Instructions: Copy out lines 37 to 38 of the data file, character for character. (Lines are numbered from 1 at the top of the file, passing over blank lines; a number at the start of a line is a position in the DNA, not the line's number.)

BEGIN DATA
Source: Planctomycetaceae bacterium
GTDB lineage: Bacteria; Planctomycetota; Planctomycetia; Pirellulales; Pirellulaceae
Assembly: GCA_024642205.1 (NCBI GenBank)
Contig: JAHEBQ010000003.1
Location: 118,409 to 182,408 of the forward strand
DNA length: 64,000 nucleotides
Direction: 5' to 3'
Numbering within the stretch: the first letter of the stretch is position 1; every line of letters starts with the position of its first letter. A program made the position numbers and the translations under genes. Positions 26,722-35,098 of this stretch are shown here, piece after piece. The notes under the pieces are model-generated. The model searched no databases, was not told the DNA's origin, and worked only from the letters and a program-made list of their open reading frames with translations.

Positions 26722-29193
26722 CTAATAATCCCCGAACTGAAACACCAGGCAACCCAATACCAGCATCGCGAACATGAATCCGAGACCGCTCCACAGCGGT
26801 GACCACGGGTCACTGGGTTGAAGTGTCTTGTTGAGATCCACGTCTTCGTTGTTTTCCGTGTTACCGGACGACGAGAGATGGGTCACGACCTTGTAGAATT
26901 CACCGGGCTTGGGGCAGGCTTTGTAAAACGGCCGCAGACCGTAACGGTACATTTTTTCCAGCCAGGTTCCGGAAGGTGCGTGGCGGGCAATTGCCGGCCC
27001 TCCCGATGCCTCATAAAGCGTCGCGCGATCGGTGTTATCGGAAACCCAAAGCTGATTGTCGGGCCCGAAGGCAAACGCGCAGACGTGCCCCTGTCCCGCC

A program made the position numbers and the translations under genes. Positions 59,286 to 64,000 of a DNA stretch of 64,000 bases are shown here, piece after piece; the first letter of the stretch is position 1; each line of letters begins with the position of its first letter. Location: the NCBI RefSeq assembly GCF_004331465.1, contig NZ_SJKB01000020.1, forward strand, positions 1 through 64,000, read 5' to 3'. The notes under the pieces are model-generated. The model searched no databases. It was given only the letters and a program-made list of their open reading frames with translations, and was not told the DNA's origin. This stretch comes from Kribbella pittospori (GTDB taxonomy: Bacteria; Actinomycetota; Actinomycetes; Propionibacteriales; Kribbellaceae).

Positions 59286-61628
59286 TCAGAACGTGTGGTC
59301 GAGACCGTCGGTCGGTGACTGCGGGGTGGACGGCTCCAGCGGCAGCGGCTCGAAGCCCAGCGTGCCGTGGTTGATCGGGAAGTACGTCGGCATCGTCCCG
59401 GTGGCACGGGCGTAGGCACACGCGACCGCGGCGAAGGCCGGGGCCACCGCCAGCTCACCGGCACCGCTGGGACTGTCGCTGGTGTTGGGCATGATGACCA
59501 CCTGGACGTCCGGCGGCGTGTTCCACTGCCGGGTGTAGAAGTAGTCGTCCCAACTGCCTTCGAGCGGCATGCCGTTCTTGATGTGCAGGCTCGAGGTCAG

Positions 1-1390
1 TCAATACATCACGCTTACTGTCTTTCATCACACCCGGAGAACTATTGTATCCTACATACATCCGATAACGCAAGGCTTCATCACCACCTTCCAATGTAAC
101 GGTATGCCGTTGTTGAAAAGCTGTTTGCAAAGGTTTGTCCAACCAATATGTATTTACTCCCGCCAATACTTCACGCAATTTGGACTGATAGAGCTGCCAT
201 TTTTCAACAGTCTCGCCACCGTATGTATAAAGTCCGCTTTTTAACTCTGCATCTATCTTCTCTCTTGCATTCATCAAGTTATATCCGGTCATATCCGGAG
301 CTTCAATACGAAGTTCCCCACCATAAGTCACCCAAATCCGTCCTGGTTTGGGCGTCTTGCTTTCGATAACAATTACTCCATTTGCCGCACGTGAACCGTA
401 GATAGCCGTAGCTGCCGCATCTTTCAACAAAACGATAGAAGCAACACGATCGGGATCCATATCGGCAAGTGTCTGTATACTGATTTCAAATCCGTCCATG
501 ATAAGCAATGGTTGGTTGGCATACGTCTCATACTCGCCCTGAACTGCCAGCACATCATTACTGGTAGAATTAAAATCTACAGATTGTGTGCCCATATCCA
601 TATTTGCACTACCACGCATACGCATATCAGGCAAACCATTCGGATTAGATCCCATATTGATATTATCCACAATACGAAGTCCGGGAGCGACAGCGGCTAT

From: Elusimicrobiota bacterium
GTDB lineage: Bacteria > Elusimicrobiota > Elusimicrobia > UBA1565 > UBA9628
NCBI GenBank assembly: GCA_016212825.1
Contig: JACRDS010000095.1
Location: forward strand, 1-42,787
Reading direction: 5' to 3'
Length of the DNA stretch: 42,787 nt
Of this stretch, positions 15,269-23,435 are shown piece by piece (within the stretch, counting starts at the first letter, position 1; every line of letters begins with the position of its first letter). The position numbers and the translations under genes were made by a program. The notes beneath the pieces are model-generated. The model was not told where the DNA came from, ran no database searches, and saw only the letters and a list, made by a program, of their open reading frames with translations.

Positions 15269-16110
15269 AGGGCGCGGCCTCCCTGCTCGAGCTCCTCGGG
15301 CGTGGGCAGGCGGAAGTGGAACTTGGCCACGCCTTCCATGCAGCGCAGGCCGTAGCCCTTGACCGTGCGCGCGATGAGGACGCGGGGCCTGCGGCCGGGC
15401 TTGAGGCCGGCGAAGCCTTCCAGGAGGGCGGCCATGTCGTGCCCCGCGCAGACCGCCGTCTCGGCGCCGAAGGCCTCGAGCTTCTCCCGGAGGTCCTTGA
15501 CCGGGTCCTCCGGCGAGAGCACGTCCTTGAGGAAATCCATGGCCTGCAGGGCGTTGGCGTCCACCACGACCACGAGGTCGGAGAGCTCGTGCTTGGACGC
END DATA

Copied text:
15269 AGGGCGCGGCCTCCCTGCTCGAGCTCCTCGGG
15301 CGTGGGCAGGCGGAAGTGGAACTTGGCCACGCCTTCCATGCAGCGCAGGCCGTAGCCCTTGACCGTGCGCGCGATGAGGACGCGGGGCCTGCGGCCGGGC